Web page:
Saturday, November 28, 2009

Indian Cooking Class

We got a package of cooking classes from Home Cooking New York for our wedding (in 2006!), and just used the second of three this week.  Not because we didn't love the first one, but to try to make a long story short we were waiting until we moved into our new apartment which was delayed over a year, and then we were waiting until we could do renovations and have a nice new kitchen in which to do the class, which has also been delayed over a year (and counting) on top of the previous delay.  Well, got tired of waiting, so we chose to do and Indian meal this go around, because it's something we had no idea how to do.  Well it's not so difficult, and darn good.  We made mango lassi, aloo samosas with cilantro chutney, and fragrant rice with chicken tika masala.  Here's the finished product:


The samosas and chutney were awesome and although every recipe is a keeper, they will make the most frequent appearance in the future. Plus you can make tons of them and they keep well in the fridge, or you can freeze them for even longer.  The Dave's Gourmet Ghost Pepper Naga Jolokia Hot Sauce isn't from the class, but something a friend turned me onto recently and I thought it was appropriate to bust out.  This stuff ridiculously hot.  And awesome.  And unbelievably hot.  And fantastic.  And seriously the hottest thing you will ever taste, I shit you not.  If you're anything like me you've already gone and ordered some to test your mettle, but be fearful.  First try the smallest possible drop.  Like from the head of a pin.  And don't complain in the comments that I didn't warn you.  But you should try it.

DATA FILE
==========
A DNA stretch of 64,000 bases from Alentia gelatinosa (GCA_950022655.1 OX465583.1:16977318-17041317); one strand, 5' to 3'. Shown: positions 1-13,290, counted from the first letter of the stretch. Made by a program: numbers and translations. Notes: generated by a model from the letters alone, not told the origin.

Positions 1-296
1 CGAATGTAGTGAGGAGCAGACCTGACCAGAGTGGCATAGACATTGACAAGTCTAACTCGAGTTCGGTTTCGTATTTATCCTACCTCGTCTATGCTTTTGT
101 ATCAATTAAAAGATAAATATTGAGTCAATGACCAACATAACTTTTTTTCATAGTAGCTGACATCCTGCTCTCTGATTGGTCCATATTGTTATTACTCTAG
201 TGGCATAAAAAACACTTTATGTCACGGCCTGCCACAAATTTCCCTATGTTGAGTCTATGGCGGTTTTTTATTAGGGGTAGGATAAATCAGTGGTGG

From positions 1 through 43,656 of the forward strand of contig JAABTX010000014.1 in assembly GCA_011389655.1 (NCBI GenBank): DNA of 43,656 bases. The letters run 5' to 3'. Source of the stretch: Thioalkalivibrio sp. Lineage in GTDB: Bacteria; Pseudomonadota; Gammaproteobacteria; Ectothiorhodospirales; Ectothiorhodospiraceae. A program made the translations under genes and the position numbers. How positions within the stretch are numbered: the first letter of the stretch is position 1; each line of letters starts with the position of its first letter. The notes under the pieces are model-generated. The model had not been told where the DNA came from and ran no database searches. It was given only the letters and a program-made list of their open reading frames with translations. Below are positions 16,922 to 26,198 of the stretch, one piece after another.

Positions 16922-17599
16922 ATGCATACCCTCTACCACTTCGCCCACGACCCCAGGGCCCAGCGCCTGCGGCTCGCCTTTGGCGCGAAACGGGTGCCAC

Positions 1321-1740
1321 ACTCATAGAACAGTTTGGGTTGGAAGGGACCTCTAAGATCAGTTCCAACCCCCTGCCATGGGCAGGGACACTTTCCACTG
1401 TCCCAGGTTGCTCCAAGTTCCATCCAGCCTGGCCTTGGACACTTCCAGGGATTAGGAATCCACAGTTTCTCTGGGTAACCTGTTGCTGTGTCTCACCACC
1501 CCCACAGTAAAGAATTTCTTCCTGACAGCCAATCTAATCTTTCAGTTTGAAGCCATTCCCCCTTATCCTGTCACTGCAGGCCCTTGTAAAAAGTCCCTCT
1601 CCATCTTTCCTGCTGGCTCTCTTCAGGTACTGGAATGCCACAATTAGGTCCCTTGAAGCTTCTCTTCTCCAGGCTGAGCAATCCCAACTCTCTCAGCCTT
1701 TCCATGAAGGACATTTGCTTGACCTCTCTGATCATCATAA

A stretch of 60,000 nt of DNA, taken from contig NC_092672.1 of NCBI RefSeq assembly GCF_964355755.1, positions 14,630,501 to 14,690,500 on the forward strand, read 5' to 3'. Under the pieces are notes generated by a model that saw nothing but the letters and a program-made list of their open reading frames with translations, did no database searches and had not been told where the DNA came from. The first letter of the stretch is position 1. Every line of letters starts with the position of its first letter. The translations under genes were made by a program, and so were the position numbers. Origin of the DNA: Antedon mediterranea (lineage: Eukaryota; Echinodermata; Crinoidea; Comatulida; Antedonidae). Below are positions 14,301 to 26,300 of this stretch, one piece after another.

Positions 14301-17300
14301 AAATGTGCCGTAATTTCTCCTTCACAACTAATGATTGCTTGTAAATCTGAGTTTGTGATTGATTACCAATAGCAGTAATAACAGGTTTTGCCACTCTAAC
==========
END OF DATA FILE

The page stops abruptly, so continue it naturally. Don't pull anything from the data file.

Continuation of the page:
I was intrigued by the mango puree leftover from the lassis and decided to try to whip up an off the cuff cocktail using it.  It could use some tweaking but was not bad:
Mango Leash
  • 1½ oz gin (Bulldog London Dry Gin)
  • ¾ oz Sailor Jerry Spiced Rum
  • ½ oz mango puree
  • 1 tsp Rothman & Winter Crème de Violette
  • 2 dashes Fee’s Whiskey Barrel-aged bitters (2008)
  • pinch fresh ground cardamom seeds
Shake and double strain into cocktail glass, dust with more crushed cardamom to garnish
 
And if you want to continue to see how the sausage is made, here are some highlights.  Cooking onions in the toasted spices (there was much such toasting) for the samosa filling:
 The finished filling:
 The dough proofing:



Ready to be rolled:
















Putting it together:
Browning the chicken:
 Mies en place (garlic, ginger, cilantro, onion):

Freshly ground cardamom seeds (I love my mortar and pestle from MoMAstore):
The sauce for the chicken:
 
 
The finished rice:


And frying up the samosas right before we ate:

 

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